Judging by the rules of the game, Deepti Sharma did nothing wrong. Just like a bowler faces a no-ball and free hit on two balls for overstepping, Dean’s act also deserves punishment in the form of run out. However, it is a Spirit of cricket doctrine which is why there is so much furore about the incident.
The doctrine originated in England itself. Two ex-England captains called Colin Cowdrey and Ted Dexter wanted to ensure sportsmanship in cricket. Both these players had seen the evolution of cricketing rivalry over the decades. Ferocious bouncers, bloody noses, Aluminium bat of Dennis Lilee, underarm ball, physical fight between players had dented the reputation of Cricket. They wanted all this to end. While the bloody noses were stopped by irrational rules regarding bouncers, other phenomena were proving tough to stop.
To give institutional credibility to the figments of their imagination, a Preamble was written by Marylebone Cricket Club, the chief rule making body of the game. It appealed to every stakeholder, but especially players to maintain the spirit of the game. The preamble is designed to protect the gentleman status of the game which is a tag attached to the game ever since it came into inception.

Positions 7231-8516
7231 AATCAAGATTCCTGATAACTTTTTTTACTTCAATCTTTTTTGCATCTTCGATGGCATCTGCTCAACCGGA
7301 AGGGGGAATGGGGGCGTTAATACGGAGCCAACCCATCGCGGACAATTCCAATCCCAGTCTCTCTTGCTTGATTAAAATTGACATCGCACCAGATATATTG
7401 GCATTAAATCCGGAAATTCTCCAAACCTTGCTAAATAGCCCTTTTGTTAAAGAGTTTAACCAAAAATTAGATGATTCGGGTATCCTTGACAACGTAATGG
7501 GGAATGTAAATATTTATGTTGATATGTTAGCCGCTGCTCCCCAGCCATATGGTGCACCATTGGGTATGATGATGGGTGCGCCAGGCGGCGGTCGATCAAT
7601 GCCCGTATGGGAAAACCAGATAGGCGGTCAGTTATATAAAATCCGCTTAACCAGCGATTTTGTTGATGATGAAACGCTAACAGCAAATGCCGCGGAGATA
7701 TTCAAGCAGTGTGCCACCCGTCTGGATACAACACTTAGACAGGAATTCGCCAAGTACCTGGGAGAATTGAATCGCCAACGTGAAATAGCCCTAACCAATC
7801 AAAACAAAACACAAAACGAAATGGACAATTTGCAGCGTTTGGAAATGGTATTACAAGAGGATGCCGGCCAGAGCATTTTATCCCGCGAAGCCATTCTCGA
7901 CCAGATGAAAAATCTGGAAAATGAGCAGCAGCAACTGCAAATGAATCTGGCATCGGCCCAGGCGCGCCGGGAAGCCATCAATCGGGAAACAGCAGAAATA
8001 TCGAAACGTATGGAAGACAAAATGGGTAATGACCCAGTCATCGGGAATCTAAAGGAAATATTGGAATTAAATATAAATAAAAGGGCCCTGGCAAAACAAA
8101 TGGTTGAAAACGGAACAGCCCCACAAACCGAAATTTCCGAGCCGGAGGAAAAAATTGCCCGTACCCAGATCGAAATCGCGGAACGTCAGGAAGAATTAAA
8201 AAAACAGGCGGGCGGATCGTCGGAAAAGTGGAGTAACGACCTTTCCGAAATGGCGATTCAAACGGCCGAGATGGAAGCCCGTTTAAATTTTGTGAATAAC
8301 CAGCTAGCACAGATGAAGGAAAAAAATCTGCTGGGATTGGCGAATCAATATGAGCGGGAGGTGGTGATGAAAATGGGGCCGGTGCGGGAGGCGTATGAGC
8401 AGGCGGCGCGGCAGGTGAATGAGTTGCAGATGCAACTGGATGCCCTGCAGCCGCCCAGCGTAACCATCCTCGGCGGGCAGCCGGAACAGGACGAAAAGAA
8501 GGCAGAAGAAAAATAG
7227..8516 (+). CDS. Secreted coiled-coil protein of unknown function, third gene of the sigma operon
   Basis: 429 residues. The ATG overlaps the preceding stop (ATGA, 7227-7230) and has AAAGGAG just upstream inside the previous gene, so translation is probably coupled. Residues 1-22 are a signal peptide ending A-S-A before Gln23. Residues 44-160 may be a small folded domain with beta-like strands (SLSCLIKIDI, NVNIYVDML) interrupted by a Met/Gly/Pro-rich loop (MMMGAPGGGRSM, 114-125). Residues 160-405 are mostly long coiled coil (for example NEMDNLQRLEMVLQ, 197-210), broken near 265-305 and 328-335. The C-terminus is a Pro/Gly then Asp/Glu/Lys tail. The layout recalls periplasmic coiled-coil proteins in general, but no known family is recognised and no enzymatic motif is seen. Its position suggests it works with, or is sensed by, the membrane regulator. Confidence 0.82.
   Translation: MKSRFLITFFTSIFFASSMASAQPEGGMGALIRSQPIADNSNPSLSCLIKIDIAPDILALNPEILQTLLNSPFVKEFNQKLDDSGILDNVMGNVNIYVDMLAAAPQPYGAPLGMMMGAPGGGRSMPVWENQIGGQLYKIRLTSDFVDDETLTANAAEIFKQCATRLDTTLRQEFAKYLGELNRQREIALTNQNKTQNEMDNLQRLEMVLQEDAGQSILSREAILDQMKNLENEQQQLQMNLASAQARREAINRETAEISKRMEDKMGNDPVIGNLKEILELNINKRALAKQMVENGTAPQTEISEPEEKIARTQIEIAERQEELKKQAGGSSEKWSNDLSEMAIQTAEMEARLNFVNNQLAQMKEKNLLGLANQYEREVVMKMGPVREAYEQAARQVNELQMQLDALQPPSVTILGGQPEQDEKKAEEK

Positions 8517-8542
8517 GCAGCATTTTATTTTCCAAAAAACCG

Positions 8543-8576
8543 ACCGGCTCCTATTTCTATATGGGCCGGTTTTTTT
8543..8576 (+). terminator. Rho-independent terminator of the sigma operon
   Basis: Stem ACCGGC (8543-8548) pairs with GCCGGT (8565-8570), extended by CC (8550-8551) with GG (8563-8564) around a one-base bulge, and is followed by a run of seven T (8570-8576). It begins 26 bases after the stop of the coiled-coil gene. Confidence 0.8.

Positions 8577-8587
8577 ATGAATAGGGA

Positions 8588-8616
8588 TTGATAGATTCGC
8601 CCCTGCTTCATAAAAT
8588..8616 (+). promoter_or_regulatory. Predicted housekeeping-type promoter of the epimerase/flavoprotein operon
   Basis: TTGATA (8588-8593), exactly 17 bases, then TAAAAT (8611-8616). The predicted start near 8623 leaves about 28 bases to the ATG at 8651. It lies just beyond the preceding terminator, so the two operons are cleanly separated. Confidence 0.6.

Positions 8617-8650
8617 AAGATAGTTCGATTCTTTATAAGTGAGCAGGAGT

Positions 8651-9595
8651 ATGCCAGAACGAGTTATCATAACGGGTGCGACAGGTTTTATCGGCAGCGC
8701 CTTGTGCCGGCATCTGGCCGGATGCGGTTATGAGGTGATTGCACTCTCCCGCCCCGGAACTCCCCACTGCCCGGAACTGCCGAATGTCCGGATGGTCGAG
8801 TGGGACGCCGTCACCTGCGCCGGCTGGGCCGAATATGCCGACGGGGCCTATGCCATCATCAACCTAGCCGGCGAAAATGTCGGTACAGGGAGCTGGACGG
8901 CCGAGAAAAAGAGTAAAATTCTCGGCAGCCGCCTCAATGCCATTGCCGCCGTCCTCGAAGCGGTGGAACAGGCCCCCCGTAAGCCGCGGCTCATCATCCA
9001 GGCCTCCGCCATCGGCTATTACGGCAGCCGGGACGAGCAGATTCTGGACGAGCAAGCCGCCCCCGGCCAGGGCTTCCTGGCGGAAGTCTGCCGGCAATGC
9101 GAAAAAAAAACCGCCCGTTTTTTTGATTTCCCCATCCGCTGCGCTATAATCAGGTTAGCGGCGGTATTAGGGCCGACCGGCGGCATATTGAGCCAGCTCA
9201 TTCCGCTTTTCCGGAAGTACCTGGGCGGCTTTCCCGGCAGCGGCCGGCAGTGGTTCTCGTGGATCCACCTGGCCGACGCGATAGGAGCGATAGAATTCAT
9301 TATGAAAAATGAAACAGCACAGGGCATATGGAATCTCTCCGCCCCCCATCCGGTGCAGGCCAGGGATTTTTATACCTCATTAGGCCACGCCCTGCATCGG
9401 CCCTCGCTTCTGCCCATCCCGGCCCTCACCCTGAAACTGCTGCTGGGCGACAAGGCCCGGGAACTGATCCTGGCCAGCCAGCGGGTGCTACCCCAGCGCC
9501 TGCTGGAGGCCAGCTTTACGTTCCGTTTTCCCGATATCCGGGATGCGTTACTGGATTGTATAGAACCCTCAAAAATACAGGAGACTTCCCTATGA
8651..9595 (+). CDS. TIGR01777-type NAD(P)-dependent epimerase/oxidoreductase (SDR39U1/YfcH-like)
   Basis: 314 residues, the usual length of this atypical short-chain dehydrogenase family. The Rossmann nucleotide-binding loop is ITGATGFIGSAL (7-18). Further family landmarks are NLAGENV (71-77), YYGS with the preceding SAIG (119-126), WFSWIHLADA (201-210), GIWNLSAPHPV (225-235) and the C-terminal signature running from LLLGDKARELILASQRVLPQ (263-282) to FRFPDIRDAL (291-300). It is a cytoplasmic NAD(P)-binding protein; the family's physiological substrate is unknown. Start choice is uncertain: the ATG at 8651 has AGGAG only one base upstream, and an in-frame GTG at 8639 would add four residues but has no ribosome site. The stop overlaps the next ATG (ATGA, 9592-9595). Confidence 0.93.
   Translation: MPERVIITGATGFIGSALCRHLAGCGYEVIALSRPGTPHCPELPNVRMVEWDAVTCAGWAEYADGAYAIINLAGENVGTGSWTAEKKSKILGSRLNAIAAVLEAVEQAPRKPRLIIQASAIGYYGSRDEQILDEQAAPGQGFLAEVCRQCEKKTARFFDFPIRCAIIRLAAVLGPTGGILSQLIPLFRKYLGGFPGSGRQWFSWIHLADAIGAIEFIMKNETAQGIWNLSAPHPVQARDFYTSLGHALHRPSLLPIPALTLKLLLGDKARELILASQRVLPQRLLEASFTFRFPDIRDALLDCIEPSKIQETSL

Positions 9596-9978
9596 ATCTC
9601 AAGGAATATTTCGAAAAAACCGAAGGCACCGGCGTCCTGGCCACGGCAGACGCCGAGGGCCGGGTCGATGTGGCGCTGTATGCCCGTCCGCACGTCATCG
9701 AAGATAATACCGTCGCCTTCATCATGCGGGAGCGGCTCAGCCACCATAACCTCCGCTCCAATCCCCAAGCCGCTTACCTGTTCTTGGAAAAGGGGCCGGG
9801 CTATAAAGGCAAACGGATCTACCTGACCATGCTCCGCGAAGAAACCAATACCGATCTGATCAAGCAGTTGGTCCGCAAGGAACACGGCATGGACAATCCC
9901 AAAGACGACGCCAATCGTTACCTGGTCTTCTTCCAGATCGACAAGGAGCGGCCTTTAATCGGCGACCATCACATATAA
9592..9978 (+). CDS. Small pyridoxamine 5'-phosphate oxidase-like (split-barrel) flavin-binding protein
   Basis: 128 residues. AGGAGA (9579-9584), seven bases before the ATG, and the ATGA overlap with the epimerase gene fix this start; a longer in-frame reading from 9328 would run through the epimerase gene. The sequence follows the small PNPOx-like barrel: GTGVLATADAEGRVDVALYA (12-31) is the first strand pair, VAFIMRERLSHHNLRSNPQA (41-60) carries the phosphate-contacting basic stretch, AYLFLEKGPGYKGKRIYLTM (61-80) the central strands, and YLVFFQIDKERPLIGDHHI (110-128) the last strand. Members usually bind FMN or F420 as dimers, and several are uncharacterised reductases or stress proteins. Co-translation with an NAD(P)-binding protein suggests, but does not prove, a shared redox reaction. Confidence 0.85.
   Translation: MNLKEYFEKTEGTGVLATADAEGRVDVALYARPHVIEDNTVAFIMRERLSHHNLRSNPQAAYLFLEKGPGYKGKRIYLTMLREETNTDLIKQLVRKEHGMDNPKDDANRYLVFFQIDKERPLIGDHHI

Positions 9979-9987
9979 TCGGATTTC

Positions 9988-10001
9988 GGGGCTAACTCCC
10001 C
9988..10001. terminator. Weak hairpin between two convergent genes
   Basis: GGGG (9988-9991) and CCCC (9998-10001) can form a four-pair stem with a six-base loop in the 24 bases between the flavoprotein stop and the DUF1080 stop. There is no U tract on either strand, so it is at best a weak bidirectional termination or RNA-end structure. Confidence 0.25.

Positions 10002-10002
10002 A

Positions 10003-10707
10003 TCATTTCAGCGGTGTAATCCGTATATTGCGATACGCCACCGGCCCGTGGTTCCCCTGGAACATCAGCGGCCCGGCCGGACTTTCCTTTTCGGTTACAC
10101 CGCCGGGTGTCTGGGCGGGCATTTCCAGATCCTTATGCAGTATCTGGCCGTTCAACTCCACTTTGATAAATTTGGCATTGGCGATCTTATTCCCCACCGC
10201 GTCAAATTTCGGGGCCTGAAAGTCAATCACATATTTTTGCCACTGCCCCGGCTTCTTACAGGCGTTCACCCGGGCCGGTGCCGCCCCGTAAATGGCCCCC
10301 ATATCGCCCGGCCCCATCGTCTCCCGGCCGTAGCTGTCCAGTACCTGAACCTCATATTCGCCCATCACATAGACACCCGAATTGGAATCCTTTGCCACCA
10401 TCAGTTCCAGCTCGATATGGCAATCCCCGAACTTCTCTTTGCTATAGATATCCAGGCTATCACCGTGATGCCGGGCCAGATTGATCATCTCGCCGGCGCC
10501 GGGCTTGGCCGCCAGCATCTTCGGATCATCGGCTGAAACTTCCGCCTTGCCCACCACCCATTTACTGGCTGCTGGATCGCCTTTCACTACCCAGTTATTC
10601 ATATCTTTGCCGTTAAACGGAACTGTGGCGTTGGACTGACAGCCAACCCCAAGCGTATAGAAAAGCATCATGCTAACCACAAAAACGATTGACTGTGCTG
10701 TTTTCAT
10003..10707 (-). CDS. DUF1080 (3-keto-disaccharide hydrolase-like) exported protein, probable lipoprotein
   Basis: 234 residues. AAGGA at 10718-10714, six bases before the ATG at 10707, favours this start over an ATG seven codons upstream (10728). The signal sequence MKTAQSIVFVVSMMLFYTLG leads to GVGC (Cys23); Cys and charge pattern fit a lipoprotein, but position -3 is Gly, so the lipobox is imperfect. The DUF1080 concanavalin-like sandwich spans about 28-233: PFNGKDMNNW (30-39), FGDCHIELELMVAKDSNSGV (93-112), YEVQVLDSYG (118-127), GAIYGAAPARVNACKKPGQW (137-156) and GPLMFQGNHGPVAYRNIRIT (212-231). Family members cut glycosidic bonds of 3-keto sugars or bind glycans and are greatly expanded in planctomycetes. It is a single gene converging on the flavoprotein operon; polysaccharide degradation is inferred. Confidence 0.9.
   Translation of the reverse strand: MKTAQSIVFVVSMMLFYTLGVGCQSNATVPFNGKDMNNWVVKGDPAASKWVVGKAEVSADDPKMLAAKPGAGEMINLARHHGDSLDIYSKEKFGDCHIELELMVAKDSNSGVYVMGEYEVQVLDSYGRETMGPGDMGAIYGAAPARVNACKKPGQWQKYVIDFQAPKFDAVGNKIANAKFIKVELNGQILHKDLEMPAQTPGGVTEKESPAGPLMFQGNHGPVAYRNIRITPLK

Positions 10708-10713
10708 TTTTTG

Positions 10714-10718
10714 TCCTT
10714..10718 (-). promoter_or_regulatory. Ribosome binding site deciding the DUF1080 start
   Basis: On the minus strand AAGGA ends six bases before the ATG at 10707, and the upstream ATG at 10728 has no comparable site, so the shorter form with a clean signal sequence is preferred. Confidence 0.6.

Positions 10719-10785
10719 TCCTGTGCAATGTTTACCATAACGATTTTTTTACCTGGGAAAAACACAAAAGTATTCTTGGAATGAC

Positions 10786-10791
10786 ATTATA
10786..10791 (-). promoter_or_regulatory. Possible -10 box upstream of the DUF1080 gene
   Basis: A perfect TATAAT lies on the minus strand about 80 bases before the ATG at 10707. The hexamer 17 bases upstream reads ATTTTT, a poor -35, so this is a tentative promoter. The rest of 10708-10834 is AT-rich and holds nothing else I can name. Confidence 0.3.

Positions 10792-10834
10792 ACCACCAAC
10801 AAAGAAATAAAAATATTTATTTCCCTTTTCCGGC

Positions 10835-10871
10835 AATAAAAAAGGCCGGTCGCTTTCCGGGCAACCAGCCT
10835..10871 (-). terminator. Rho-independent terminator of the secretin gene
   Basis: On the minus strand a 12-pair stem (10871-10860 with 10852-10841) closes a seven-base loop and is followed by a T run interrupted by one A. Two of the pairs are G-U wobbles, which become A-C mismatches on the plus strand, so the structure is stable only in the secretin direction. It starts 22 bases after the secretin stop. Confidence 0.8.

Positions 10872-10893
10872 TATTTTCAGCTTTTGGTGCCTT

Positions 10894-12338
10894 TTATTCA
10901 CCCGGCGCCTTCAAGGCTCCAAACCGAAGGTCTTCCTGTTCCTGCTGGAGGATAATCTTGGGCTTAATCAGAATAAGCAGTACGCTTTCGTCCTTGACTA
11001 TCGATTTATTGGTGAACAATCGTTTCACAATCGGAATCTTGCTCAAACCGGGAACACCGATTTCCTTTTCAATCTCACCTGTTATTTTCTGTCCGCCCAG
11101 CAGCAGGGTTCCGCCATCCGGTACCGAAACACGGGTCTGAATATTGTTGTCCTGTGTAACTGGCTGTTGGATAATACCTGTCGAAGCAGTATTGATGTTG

Evolution of cricket
In today’s time it is tough to understand why it is called a gentleman’s game and frankly it sounds like an outdated concept. Apparently, the concept is another example of cultural imposition by the Britishers. To fully grasp it, let us understand the evolution of the game.